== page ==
New face of design research
The Centre for Product Design and Manufacturing (CPDM) at the Indian Institute of Science in Bangalore lives by its name. The foremost design research facility in the country is fundamentally product-centric. Part of the country’s oldest research institution, CPDM is the new face of design research and development in the country.
R&D in focus
A product designed by the centre shows its prowess in research and development. It is a prosthetic arm developed under the CPDM’s Master’s programme in Design. What is different is that ‘Purak’, as the project is called, is an advanced and yet affordable prosthetic arm. The combination of the advanced and affordable natures of ‘Purak’ symbolizes the appetite for research and development at CPDM. Its low price and efficiency allow the poor to return to their jobs and earn their livelihoods.
‘Purak’ happened when two Master’s students at the CPDM looked at the problem of prosthetic arms. “The prosthetic arms are either very expensive or rudimentary. But one problem common between both is that they don’t really work,” says CPDM chairperson Amaresh Chakrabarti. “They are not intuitive, they are not able to wrap around objects of arbitrary shape and they don’t get any force feedback. What our students have done is that they looked at how our fingers move and created something that is ten times less expensive and does more work than any other,” says Prof. Chakrabarti, an Honorary Fellow of the Institution of Engineering Designers, the peer society under the UK Royal Charter in engineering design.
M. Des in Product Design and Engineering
Eligibility: BE/B.Tech or equivalent degree in any discipline (along with GATE or CEED) or B.Des. (with CEED) or B.Arch (along with GATE or CEED)
Selection Process: Design Aptitude Test, Interview
Research Programmes: M.Tech (Research), Ph.D
Eligibility: Bachelor’s degree in Engineering/Technology; Master’s degree in Engineering/ Technology
Selection Process: National Entrance Test, Interview
‘Purak’ immediately drew the attention of London-based biomedical charity Wellcome Trust, which gave CPDM Rs. 10 crores for a five-year project with the University of Oxford to develop a second version to be launched in both the UK and India. “When British Prime Minister Theresa May visited Bangalore in November, she mentioned ‘Purak’ as the most shining example of India-UK science and technology collaboration,” says Prof. Chakrabarti, who also heads the IISc-TCS Innovation Centre, the IISc Press and the Springer International Book Series on Design Science and Innovation.
A different breed of designers
“It is possible to be affordable and at the same time high-tech. In fact, it is not possible to be dramatically affordable without being high-tech. It is easier to go out-of-the-box. That is what our training at the IISc is about. We create a very different breed of Master’s in Design students, who are not only problem-finders and problem-solvers, but they are also implementers of these solutions,” says the CPDM head, who is the current Editor-in-Chief of AI EDAM Journal published by the Cambridge University Press.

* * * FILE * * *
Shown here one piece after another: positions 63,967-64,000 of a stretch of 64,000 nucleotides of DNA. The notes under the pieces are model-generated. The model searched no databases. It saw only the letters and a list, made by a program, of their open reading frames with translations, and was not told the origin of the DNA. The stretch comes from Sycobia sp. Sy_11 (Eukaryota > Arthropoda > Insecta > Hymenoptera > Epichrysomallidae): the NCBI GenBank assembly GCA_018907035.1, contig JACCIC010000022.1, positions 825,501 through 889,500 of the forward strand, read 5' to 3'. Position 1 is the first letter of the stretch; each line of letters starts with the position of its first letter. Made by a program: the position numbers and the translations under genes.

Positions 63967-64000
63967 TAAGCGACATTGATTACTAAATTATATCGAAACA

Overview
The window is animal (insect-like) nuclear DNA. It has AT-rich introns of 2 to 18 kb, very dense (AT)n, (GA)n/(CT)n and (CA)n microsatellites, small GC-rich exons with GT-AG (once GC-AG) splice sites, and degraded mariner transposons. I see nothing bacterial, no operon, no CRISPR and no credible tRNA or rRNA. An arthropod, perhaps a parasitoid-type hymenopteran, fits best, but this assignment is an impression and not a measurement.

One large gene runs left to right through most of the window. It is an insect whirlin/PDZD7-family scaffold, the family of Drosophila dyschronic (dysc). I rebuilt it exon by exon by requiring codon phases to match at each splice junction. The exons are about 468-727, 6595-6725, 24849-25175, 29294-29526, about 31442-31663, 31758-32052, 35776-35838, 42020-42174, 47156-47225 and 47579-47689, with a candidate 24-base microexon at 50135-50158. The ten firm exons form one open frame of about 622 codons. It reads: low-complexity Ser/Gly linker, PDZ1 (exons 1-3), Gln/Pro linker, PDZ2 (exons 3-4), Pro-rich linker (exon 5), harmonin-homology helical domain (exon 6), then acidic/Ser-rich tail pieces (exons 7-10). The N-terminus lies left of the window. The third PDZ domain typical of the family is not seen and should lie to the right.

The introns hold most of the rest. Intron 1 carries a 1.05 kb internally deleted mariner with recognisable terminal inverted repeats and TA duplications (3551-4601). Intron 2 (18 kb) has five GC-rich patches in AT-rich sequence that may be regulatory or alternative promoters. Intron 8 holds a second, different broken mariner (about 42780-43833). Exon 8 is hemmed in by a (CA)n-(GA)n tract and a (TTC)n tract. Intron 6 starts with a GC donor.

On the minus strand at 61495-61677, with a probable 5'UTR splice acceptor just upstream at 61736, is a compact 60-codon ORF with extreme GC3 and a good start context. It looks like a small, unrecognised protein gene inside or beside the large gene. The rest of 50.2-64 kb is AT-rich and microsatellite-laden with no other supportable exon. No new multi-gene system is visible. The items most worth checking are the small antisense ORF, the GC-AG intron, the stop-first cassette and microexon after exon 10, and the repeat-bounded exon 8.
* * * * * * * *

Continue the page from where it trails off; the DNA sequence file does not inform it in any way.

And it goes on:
The CPDM runs two programmes, an M.Des. programme and a research programme that includes M.Tech by Research and PhD in design and manufacturing. The centre was founded in 1997 when it offered the M.Des. programme and by the turn of the century, doctoral research was part of CPDM. The centre’s focus is on developing hardware-centric prototypes or products through technology-driven research, something CPDM believes cannot be excelled in without design and manufacturing coming together. There are not many institutions, which are driven by that kind of work ethic. It is no wonder then that CPDM considers itself a top global research centre. “We are not the best in the country, we are one of the best in the world in design research,” says Prof. Chakrabarti.
Thumbs up for patents
According to Prof. Chakrabarti, “hundred percent” of CPDM students now apply for invention disclosure for a patent. “About 50 percent get it. These are new technology in their own right. They are not just design registrations,” he adds. This year, two former CPDM students -- Anup Chander and Govind Sharma -- got the Red Dot Design Award, touted as the Oscar in design, for their design of a diverter flip-flop that prevents splashing of dirt in use. Sickle Innovations, an agricultural start-up by two M.Des. students, who developed a tool in 2012 for improving productivity of picking cotton from the fields, won the prestigious IBSA Award for ‘Innovative Company of the Year’ last year. The start-up, founded in 2013, was partly supported by the incubation and mentoring framework at CPDM.
More than 30 PhD students have graduated from the centre where another 30 are currently pursuing their doctoral research. CPDM has trained over 250 M.Des. students, with up to 85 percent of them joining the industry and 10 percent going to incubation and start-ups. According to B Gurumoorthy, Professor of Product Design and Mechanical Engineering at CPDM and the Department of Mechanical Engineering, IISc, the centre produces more PhDs in the country than any other institution, hosts research students from other universities and organises workshops every summer for design teachers from outside the IISc campus.